A criminal group hands out food supplies in the Mexican city of Apatzingn in Michoacn, Mexico. Photograph: Whatsapp
Sources close to Los Viagras, the group that recorded its hand-outs in the streets of Apatzingn, said the group is asking local businesses for contributions to finance its aid.
Just 30km away, the lieutenant of a competing armed group said he had instructed the municipal government to establish a food bank for his group to organise hand-outs.
Last week, Alejandrina Guzmn a daughter of the jailed Sinaloa drug overlord
Joaqun Guzmn posted a Facebook video in which she and several other women assembled Chapo Packages of toilet paper, tinned foods, beans and rice.
Law enforcement assets in Mexico will focus on Covid-19-related lockdowns, and criminal groups are clearly using the economic downturn and lockdowns to build up political capital, said Vanda Felbab-Brown, a senior fellow at the Brookings Institution.
Mexicos criminal groups persecute the communities they rule over, exerting a heavy toll on businesses and civilians at large through extortion, kidnapping, and violence. Yet at the same time they act as guardians and protectors.
Where the state fails to provide basic security to marginalised populations, criminal groups often step in as self-styled public defenders, drawing locals into their orbit.
Such local support can insulate against hostile incursions from state and criminal competitors. In a recent interview, the logic behind such behaviour was made clear by the head of the Cartel of the South, one of groups competing over the Sierra of the southern state of Guerrero, where the bulk of Mexicos heroin is produced.
If we protect [local populations], theyll protect us as well, he said.
Civilians who live under the rule of criminal groups are well aware of the criminals motivations. It isnt like any of them are good people, said one local in Michoacn, But the truth is we cant expect much from anybody else. At least we know [the local armed group], so they are in some way the least bad solution.
Poor populations are expected to be hit hardest by what the World Bank estimates to be a 6% economic downturn in 2020, driven by Covid19-related paralysis and historically low oil prices.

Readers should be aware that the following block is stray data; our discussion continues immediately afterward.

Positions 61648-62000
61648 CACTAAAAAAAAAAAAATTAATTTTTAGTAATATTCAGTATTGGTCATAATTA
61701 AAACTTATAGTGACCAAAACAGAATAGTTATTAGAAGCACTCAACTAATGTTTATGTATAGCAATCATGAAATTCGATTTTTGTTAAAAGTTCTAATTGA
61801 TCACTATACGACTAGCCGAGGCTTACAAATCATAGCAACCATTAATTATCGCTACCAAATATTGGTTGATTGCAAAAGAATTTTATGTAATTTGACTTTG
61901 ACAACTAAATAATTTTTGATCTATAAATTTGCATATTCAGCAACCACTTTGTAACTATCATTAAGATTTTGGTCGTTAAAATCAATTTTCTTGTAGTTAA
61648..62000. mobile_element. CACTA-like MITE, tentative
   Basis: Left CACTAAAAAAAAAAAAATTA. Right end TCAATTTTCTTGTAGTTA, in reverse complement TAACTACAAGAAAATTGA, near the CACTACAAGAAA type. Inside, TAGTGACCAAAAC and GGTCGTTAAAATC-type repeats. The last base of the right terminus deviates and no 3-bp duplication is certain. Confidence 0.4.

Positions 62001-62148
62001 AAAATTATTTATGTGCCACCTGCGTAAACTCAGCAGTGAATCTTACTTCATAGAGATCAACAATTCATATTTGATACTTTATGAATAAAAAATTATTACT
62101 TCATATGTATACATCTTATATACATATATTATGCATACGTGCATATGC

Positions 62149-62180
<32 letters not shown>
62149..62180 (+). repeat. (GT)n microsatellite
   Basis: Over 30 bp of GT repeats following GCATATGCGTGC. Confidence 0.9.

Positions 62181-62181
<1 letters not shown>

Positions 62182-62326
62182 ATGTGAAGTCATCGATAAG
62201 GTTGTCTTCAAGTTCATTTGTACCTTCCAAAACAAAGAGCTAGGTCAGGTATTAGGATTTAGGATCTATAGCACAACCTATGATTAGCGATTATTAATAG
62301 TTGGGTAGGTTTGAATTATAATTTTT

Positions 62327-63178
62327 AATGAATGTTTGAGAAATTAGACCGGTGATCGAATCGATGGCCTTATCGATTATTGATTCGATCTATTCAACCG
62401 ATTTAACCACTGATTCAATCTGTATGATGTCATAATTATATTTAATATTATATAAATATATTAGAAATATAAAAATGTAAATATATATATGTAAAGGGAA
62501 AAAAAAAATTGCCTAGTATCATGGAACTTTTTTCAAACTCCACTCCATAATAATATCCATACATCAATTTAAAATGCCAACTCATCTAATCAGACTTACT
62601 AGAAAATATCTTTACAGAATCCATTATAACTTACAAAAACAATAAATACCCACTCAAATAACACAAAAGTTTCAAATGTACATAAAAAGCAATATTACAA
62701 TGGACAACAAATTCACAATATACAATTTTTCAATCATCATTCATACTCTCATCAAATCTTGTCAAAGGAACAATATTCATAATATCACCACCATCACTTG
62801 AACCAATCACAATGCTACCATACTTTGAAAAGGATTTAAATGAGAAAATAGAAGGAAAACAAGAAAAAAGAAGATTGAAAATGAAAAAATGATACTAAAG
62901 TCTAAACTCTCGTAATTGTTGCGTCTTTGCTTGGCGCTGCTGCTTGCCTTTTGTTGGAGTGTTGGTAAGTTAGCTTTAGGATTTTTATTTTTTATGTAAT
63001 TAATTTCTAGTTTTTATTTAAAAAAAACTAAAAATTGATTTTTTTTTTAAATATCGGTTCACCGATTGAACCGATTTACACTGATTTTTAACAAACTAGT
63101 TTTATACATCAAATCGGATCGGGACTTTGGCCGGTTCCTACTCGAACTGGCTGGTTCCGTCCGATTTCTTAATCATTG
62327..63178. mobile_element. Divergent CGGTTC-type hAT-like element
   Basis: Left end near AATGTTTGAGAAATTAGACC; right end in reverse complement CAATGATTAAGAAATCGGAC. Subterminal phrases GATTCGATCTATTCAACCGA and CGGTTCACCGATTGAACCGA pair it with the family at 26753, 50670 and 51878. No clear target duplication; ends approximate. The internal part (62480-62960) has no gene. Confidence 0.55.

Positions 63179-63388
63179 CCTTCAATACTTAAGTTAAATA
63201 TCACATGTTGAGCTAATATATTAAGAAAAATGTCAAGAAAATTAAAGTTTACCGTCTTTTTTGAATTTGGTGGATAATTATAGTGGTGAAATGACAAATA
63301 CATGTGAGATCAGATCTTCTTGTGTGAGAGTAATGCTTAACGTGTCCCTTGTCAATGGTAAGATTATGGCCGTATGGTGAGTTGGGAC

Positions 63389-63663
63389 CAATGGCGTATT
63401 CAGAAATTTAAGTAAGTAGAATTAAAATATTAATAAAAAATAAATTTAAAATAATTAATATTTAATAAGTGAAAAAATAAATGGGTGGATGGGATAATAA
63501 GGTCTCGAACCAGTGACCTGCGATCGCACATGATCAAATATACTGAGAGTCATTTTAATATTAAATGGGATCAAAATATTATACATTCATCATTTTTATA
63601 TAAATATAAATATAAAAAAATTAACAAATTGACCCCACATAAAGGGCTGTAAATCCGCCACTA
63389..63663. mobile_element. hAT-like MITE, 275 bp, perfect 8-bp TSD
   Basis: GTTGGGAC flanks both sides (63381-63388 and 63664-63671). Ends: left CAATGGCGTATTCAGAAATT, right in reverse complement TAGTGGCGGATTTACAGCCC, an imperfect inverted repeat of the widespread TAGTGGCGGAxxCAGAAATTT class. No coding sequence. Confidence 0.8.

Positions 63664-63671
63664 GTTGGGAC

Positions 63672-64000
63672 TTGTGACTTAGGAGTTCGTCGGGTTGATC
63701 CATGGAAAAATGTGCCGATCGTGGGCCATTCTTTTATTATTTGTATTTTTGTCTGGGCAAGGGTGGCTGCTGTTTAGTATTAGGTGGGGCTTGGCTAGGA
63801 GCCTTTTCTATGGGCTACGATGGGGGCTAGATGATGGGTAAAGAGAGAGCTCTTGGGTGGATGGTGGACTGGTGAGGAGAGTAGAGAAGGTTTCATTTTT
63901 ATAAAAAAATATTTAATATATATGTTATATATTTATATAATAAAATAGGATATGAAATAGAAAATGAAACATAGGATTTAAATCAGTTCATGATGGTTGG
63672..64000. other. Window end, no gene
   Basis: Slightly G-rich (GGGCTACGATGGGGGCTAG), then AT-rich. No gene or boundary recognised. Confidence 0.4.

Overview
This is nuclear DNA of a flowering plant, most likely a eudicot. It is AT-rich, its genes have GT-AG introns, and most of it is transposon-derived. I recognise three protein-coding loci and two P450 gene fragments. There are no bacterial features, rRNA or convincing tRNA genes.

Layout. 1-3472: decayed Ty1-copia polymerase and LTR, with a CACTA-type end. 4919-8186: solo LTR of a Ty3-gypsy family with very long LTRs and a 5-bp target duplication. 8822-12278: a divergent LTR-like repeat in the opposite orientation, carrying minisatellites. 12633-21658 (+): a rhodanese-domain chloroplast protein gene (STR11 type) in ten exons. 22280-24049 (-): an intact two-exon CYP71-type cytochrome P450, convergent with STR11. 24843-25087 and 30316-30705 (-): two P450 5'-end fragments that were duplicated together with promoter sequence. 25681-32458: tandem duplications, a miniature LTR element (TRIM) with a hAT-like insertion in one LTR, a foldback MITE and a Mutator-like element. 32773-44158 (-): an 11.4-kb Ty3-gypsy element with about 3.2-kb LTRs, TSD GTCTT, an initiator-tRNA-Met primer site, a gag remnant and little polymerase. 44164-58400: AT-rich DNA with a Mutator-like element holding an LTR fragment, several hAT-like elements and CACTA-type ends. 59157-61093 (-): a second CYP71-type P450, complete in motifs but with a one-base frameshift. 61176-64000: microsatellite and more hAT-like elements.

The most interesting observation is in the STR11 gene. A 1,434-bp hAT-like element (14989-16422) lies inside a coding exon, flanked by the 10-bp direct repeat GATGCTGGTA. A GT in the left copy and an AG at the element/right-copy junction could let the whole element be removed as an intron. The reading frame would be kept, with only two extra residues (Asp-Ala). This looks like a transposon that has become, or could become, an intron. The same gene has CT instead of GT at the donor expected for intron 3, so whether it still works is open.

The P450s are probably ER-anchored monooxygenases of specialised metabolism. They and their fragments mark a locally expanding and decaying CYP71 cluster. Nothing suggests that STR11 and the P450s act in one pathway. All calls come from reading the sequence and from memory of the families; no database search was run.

Between mid-March and early April alone, 346,000 formal jobs were were lost in Mexico, but more than half of the countrys workforce is employed in the informal sector which is likely to be hit even harder.
Such bleak economic realities will also threaten the anti-crime strategy of Andrs Manuel Lpez Obrador, the president who came to
power promising to tackle the socio-economic causes that generate young recruits for crime groups.
The looming downturn means his social programmes will face their greatest challenge even before they have been fully rolled out
From the outset, these programs were missing something. The documents laying them out dont even mention crime, violence, and insecurity, said David Ramrez, security program coordinator at Mxico Evala, a thinktank.
As Mexican authorities shift their focus towards public health, some crime groups could be tempted to launch new offensives in territorial disputes with rivals.
In the past month, deaths, disappearances and displacements were registered across the country, including in Tamaulipas (north), Michoacn and Guanajuato (centre) and Guerrero (south).
In early April, the Jalisco Cartel New Generation
regarded as the countrys new criminal powerhouse following the extradition of the Sinaloa Cartels El Chapo Guzmn to the US reportedly stepped up its push into the heavily populated State of Mexico, which surrounds Mexico City.
Covid-19s long-term impact on organised crime and communities in Mexico depends to a large degree on how long the pandemic lasts.
According to a Mexican lawyer who has brokered arrangements between groups such as the Jalisco Cartel and state actors, criminal factions are also concerned by the economic fallout of the outbreak.
Everybody out there is worried right now. Maritime shipping is down, and [crime groups] are having problems getting their hands on precursor drugs [for methamphetamine and fentanyl], and fewer commercial flights from Colombia means less cocaine is coming through, the lawyer said, adding that some crime groups have already stopped paying wages to their members
For now, the shock is temporary. But if they get squeezed for longer, many will turn to alternatives [such as] extortion and kidnapping.